Raspberry Pi Pico Project

Creating LED Animations with Raspberry Pi Pico: A Step-by-Step Guide


Creating LED Animations with Raspberry Pi Pico: A Step-by-Step Guide- LED animations are a fantastic way to infuse fun and visual allure into your electronic projects, offering a delightful mix of creativity and technical skill. In this comprehensive tutorial, we’re going to delve into the world of LED animations by creating a popular and iconic effect known as the ‘Knight Rider.’ This animation, inspired by the moving light display seen on the famous car in the ‘Knight Rider’ TV series, involves multiple LEDs lighting up sequentially to create a visually striking back-and-forth motion.

To achieve this, we’ll be using the Raspberry Pi Pico microcontroller, a versatile and user-friendly platform ideal for both beginners and seasoned hobbyists. The Raspberry Pi Pico offers the perfect blend of simplicity for easy learning and robust features for advanced applications, making it an excellent choice for our project.

We will start by discussing the materials and setup required for this project, including multiple LEDs, resistors to ensure the safety of these LEDs, a breadboard for easy prototyping, and jumper wires for connections. I’ll guide you through the process of arranging your LEDs on the breadboard and correctly connecting them to the Raspberry Pi Pico’s GPIO pins.

Once the hardware setup is complete, we’ll shift our focus to the software part. This involves writing a program in MicroPython or C/C++, depending on your preference. The program will control the GPIO pins, turning the LEDs on and off in a sequential pattern that mimics the ‘Knight Rider’ animation. We’ll go through the code step by step, explaining each part so you can understand not just how to do it, but why it works the way it does.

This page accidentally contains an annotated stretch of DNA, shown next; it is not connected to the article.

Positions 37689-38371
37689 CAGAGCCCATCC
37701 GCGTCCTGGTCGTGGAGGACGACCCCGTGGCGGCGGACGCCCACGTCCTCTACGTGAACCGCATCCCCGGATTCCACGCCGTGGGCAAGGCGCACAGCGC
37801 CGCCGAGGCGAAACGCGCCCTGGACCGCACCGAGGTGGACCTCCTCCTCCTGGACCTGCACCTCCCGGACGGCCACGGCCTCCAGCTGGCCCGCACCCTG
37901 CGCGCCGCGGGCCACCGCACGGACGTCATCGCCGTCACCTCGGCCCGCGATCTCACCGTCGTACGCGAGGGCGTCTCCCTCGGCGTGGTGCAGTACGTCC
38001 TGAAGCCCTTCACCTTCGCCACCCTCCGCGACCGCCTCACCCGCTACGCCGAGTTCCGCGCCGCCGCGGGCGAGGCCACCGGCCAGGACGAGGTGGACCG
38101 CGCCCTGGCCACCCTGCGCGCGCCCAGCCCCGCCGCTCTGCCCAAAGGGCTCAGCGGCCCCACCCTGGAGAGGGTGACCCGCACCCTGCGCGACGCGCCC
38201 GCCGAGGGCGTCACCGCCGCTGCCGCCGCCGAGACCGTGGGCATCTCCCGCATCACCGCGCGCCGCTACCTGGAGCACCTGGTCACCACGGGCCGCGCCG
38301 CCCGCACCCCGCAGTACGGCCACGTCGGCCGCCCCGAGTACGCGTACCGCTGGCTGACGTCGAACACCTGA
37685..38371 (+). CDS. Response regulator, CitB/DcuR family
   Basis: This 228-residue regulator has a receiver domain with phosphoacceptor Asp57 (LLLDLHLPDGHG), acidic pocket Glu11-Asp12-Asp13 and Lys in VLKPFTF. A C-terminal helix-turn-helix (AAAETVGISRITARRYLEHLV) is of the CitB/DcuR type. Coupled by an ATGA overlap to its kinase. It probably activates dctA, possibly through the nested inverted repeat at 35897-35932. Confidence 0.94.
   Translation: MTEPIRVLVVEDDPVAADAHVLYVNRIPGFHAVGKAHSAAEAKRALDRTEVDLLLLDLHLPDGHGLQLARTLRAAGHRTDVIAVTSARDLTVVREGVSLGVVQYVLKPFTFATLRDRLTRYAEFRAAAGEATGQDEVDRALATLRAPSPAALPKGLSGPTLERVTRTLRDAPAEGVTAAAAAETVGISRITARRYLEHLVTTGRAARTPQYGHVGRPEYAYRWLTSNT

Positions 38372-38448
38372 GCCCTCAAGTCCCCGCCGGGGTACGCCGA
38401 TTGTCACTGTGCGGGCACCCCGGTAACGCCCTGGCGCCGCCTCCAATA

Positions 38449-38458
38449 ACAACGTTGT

Along the way, I’ll share some tips and tricks to enhance your LED animation, like adjusting the speed of the sequence and experimenting with different patterns. We’ll also discuss troubleshooting common issues that might arise during the project, ensuring you have a smooth and enjoyable building experience.

By the end of this tutorial, you’ll not only have a cool ‘Knight Rider’ LED animation to show off but also a deeper understanding of how to control multiple LEDs with a Raspberry Pi Pico. This knowledge will serve as a stepping stone for you to create even more intricate and personalized LED animations in your future projects.

So, let’s get started and light up your Raspberry Pi Pico projects with some dynamic and eye-catching LED animations!

What You’ll Need

Raspberry Pi Pico


Jumper wires

Multiple LEDs

Resistors (220 ohms)

Micro USB cable

*Please Note: These are affiliate links. I may make a commission if you buy the components through these links. I would appreciate your support in this way!

Circuit diagram:

LEDs Animation Using Multiple LEDs with Raspberry Pi Pico

Ground (GND) Wire: The black wire serves as the ground. One end is connected to the GND pin of the Raspberry Pi Pico, and the other end is connected to the cathode (negative terminal) of all the LEDs.